Everybody has their favourite. I’m a cappuccino person, I have a friend who’s a latte lover and another who takes it black, with no sugar and milk.

What kind of coffee drinker are you?

Despite our differences, we find ourselves gathering in coffee shops everywhere, enjoying a sort of communal bonding in the appreciation for coffee.

Places like this have been attracting us for centuries. It’s said that coffee shops were originally where people went to talk and share ideas, inspire each other and grow creative chains of thought into discoveries and epiphanies. The comfortable, homely environment left people feeling relaxed and at ease surrounded by a family of fans, all there for the same reason, enjoying the company of like minded people which allowed an easy, natural flow and exchange of thought.

As social developments developed, so did the culture of coffee and how we relate to it.

Although the café or coffee house fad never faded and as years went by, became increasingly popular later demonstrated in the media, on TV and in the music industry. From 1994 - 2004 coffee made a ten season long appearance on the series Friends, in the local coffee shop, Central Perk. It was also featured as the subject in Blur’s ‘Coffee and TV’ in 1999.

Café’s may have been the original social network, but coffee has made a huge impact online as typing ‘coffee’ into Facebook and watching the search bar open with a stream of pages created by people passionate about the subject, will prove. Twitter has an ongoing hash tag for #coffee which people follow and automatically retweet from, encouraging a number of enthusiastic caffeine related tweets. There are also sites like ‘CoffeeCupNews’ and ‘Ilovecoffee’ created specifically for the coffee culture.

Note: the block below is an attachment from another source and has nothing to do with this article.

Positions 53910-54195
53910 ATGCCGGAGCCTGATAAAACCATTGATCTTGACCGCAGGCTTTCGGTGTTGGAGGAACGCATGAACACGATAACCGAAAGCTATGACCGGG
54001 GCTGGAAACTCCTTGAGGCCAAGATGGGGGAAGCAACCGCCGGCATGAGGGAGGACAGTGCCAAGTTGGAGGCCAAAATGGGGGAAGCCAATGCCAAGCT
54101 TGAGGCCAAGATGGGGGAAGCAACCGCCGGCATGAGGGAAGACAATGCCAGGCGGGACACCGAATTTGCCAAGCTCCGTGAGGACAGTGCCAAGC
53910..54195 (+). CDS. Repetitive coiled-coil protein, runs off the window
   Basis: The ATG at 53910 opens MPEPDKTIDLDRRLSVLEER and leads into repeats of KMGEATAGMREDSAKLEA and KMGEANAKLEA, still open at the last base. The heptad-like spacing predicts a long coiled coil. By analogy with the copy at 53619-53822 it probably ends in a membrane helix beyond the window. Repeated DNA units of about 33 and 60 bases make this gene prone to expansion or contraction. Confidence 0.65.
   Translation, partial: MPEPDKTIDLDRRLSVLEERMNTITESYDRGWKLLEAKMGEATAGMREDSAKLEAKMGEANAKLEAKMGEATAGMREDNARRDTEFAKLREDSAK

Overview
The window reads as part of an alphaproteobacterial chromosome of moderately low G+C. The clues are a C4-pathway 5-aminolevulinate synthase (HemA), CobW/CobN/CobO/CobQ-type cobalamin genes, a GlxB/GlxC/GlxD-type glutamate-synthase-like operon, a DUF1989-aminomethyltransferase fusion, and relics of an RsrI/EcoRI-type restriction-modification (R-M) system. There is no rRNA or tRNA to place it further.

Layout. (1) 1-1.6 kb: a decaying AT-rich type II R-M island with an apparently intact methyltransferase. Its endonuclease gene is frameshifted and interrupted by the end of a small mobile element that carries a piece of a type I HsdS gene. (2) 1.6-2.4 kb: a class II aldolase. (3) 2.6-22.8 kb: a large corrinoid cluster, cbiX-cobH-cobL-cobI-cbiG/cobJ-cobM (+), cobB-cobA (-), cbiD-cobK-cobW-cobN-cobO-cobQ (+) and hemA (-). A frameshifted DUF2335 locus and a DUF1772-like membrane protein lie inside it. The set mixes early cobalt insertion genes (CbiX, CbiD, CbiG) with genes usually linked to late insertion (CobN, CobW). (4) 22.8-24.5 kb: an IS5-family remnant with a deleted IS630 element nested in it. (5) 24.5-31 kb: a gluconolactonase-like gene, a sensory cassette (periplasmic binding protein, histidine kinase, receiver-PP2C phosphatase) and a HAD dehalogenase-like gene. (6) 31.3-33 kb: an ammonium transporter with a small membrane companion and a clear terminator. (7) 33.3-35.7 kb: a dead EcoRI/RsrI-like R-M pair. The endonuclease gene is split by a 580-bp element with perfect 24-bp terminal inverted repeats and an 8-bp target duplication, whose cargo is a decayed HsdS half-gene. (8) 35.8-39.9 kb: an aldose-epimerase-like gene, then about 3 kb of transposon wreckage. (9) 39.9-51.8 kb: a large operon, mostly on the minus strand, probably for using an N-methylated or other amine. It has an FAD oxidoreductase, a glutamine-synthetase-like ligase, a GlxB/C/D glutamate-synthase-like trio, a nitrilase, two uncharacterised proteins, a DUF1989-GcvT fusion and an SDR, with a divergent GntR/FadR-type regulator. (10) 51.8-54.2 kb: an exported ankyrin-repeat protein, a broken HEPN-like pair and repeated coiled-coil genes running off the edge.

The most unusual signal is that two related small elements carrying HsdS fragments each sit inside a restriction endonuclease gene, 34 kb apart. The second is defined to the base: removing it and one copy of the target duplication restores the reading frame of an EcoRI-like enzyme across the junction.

As well as a loyal fan following of average joes, the culture of coffee has managed to produce some incredibly inspiring artists, connoisseurs and craftsman.

You might have considered the job of a Barista as being something you do in college to make a bit of extra cash. But some have taken to perfecting and manipulating the frothy foamy milk into extraordinary images, creating some of the most impressive, and often, award winning works you could ever imagine possible from a cup of coffee.

Mike Breach, Barista

Visit Baristart to see more

Consumers have gone from customer to connoisseur, (thanks to the variety Starbucks and many other coffee shops have offered us) by acquiring a pallet for the drink and, similar to wine tasting, have learned to differentiate between a vast array of flavours and a variety of coffees, with just a sip.

From its humble beginnings as fruit on a tree, Manufacturers have painstakingly developed methods of production to achieve differing results depending on the type of bean, whether they’re picked using ‘selective’ picking or ‘strip picking, if they’re ‘wet processed’ or ‘dry processed’ until they’re finally roasted and can be bagged.

Not a bad legacy for a drink.

To most people, in the imaginary office of hot drinks; coffee is the CEO, tea the managing director and hot chocolate the guy sending copies of his ugly mug to colleagues for a laugh.

Coffee has become something respected, loved and has a bigger fan following than Justin Bieber himself.

It’s developed into a culture of passionate, creative people willing to put in the time, effort and hard work to produce something spectacular from something as simple as a seed.

So the next time you greet a Monday morning, being dragged out of bed by mentally dangling the carrot of coffee in front of yourself, take a second to remember that it’s not just the life force getting you through your 9-5. You’re part of something bigger, a loyal fan in the product of passion, you’re taking part in moulding the future, forming a movement; from seed to sip; you’re a vital part of advancing the culture of coffee.

Pair Your choice of Coffee with a Dessert

Cappuchino / Chocolate Brownies
Expresso / Cheesecake
Latte / Vanilla ice cream
Mocha / Walnut Syrup Cake
Iced coffee / Tiramisu

- The Jetstream Team